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timing, but the "content" of the pauses was totally mystifying. Even if we couldn't

find the content we had to find a specific dramatic justification for each pause. A

why, if not a what.

It was clear to all of us that Beckett was not writing psychologically fleshed-

out characters. These characters are truly that: characters: beings that exist only

within the definition given them by the text. Despite this there are certain

remnants of psychology that we could see. These were rudimentary features but


Hamm is tortured by the past and is obsessed with preventing the future

from occurring. He is deteriorating physically, emotionally and spiritually. He is a

writer of sorts, whose only activity outside of ordering Clov around is the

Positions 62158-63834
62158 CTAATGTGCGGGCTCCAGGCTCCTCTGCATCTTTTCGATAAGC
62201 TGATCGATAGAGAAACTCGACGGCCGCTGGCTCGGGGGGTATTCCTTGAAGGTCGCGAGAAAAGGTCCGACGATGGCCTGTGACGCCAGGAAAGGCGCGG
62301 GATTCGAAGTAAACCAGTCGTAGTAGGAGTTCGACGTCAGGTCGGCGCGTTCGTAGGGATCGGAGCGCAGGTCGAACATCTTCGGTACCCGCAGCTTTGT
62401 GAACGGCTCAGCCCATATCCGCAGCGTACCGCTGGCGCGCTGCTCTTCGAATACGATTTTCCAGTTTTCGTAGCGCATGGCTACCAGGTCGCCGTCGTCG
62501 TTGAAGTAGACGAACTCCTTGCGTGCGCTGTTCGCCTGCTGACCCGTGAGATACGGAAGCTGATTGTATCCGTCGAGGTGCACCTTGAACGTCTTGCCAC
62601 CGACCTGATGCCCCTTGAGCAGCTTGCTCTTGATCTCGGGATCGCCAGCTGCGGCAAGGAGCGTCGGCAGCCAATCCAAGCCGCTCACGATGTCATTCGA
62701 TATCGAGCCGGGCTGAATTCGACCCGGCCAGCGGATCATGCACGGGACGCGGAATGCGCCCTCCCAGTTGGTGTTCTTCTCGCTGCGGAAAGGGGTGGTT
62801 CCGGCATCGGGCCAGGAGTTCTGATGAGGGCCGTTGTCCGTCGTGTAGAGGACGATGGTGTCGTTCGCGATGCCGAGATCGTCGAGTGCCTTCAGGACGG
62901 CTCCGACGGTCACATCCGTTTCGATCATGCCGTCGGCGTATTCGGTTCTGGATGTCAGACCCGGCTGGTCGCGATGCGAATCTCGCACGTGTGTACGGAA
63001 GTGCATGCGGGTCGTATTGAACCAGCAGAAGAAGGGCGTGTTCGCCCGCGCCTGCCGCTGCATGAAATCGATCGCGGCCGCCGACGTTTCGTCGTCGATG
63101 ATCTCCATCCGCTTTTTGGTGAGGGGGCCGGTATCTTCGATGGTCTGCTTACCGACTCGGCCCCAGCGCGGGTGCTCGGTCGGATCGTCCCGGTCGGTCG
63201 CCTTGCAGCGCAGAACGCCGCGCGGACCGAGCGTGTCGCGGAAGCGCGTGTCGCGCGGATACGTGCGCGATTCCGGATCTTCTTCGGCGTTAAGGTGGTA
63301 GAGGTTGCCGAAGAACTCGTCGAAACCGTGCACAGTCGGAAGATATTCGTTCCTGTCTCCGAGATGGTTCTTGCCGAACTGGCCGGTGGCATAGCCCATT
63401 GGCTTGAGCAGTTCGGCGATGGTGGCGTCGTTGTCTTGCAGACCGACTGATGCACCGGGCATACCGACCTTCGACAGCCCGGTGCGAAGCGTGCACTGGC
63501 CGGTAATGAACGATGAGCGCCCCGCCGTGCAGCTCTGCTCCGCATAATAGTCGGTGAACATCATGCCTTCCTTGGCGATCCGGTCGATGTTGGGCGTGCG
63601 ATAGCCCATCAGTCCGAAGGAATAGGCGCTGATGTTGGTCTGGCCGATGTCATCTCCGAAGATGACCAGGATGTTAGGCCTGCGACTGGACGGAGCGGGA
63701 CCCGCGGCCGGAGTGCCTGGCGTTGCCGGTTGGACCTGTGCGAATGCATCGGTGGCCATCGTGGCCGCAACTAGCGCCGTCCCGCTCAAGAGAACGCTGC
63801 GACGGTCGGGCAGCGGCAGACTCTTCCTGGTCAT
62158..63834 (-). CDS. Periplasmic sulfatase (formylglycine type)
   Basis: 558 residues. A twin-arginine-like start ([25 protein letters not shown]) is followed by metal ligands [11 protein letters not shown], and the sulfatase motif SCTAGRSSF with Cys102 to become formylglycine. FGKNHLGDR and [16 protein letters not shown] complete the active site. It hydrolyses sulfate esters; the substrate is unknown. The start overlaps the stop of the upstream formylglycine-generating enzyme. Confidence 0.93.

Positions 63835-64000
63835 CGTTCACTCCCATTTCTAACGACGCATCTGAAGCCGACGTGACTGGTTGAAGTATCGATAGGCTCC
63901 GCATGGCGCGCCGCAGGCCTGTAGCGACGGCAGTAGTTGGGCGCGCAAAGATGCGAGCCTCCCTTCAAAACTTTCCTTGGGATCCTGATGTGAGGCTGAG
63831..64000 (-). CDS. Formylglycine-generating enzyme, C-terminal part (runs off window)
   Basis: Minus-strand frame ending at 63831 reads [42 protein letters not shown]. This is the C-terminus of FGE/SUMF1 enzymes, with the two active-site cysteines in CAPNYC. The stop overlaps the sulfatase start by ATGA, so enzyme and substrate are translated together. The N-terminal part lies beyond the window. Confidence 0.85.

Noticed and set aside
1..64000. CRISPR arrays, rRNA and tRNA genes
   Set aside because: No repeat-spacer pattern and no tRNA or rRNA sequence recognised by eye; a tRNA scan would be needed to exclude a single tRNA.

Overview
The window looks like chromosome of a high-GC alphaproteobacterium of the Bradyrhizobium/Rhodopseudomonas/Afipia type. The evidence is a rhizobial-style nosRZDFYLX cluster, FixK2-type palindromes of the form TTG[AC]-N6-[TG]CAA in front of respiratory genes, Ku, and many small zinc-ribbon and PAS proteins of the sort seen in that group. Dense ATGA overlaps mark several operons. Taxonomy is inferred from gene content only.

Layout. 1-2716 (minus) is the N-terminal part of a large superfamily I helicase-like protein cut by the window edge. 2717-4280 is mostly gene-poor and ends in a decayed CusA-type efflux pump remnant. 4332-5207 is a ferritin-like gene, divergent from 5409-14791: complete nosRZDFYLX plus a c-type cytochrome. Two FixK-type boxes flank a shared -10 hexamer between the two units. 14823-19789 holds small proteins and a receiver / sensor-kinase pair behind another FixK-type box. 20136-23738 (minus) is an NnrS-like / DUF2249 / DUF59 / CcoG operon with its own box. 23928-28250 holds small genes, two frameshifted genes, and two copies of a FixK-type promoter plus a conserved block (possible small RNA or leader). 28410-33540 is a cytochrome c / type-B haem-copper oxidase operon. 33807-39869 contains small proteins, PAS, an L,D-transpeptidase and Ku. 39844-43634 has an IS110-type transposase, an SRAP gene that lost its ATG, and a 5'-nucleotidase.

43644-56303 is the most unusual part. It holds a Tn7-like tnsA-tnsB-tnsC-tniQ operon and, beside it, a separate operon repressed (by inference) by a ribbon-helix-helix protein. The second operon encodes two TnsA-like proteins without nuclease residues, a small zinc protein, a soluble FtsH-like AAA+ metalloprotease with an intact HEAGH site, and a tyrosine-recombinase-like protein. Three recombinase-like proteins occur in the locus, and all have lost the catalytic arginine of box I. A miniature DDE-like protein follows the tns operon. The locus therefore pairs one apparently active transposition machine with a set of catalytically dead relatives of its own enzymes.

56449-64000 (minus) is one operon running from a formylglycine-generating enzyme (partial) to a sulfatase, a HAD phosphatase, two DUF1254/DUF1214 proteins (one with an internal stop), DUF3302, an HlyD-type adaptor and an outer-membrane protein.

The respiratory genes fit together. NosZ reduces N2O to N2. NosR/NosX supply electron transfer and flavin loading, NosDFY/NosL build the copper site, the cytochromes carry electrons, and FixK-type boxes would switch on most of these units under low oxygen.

telling/creating of his"Chronicle."

Clov has no past. He is curious and interested but can retain nothing, except

pain. Despite this Clov remains relatively upbeat. Clov's ability to function is

almost entirely dependent upon Hamm's abuse. His primary function is waiting

upon Hamm. Clov is deteriorating but is not as far along as Hamm.

Nagg is Hamm's father. Nagg has hungers and desires. Nagg feels pain, and

longs for the past. Nagg resents Hamm. Nagg has deteriorated further than Hamm.

Nell is Hamm's mother. Nell longs for the past and Nell is on the verge of

death. Nell has deteriorated further than Nagg. Nell is dead.22

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